That delicious White House Honey Ale continues to work its magic. 

The privately brewed beverage, one of four currently produced at 1600 Pennsylvania Ave, was at the center of a playful bit of drama last August after beer enthusiasts successfully petitioned for the release of the official recipe. "Until you release the beer recipe, you've got no business criticizing Romney for not releasing his tax returns," teased one commenter on a petition that eventually reached more than 25,000 signatures

Though many of us in the green scene were aware that Obama's kitchen staff was homebrewing (thanks in particular to the copious honey produced by the first lady's honeybees), the information appeared to reach critical mass after an unplanned campaign stop in Iowa. That's where salesman and beer aficionado Brad Magerkurth happened to run into President Obama and inquire about his private brew. As he tells it, an aide rushed back to Ground Force One, grabbed a bottle from the president's private stash, and presented it to him. You can see a picture, courtesy of the White House, of that very moment below. Can you feel Magerkurth's excitement? 

Magerkurth and President Obama beer moment

According to the site Obama Foodorama, Magerkurth debated for weeks what to do with the bottle before eventually deciding to donate the bottle for charity. That way, he told the site, his gift could be shared with fellow beer enthusiasts as well as be put to good use. On the weekend of Sept. 28, the bottle of ale was auctioned off at a food and drink festival in Minnesota — with the proceeds going to the University of Minnesota's Amplatz Children's Hospital. In the end, 10 people paid a total of $1,200 for the opportunity to try the brew.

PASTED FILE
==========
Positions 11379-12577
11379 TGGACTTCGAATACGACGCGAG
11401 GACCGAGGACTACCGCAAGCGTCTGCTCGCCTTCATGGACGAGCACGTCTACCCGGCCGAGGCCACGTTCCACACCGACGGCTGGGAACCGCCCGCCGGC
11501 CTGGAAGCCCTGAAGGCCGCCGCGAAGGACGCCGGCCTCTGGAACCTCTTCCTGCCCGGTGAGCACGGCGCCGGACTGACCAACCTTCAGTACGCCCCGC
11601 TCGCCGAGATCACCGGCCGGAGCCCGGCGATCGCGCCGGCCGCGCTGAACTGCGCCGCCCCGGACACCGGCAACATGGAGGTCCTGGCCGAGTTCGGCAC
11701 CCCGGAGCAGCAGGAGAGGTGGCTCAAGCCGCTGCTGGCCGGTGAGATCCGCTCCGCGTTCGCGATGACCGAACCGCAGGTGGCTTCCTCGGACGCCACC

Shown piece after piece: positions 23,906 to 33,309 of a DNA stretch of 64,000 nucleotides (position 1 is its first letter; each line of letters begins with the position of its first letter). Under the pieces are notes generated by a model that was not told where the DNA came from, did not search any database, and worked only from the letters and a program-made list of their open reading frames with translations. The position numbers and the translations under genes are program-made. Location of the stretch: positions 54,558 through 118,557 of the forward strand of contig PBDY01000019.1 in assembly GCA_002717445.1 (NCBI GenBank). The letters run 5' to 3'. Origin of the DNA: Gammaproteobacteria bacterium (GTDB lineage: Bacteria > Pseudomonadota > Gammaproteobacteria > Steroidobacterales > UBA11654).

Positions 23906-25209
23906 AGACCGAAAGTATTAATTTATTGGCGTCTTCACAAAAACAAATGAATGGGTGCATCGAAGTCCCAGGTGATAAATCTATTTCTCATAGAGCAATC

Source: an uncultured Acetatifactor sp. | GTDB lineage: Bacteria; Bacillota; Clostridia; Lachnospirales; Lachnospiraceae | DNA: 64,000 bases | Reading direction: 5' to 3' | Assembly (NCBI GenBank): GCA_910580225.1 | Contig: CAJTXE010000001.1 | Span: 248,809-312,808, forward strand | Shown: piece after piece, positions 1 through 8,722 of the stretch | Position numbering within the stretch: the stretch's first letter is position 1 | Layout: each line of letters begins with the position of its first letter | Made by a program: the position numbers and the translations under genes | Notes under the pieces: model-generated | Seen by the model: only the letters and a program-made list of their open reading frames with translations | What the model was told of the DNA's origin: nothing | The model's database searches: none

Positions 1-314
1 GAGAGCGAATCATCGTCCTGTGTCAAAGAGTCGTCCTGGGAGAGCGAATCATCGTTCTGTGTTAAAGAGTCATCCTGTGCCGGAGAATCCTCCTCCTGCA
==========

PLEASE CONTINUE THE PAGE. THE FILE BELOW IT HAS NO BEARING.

"The University of Minnesota marching band played 'Hail to the Chief,' and then we cracked open the beer," Magerkurth said. "We all shared it on the stage."

"I was pretty ecstatic," he added. "For someone in the beer industry, it's about the coolest thing in the world."

As for a review, Magerkurth said that despite its name, the Honey Ale was hoppy, dry, and "really good."

To view the official recipes for the White House Honey Ale and White House Honey Porter, jump here

The opinions expressed by MNN Bloggers and those providing comments are theirs alone, and do not reflect the opinions of While we have reviewed their content to make sure it complies with our Terms and Conditions, MNN is not responsible for the accuracy of any of their information.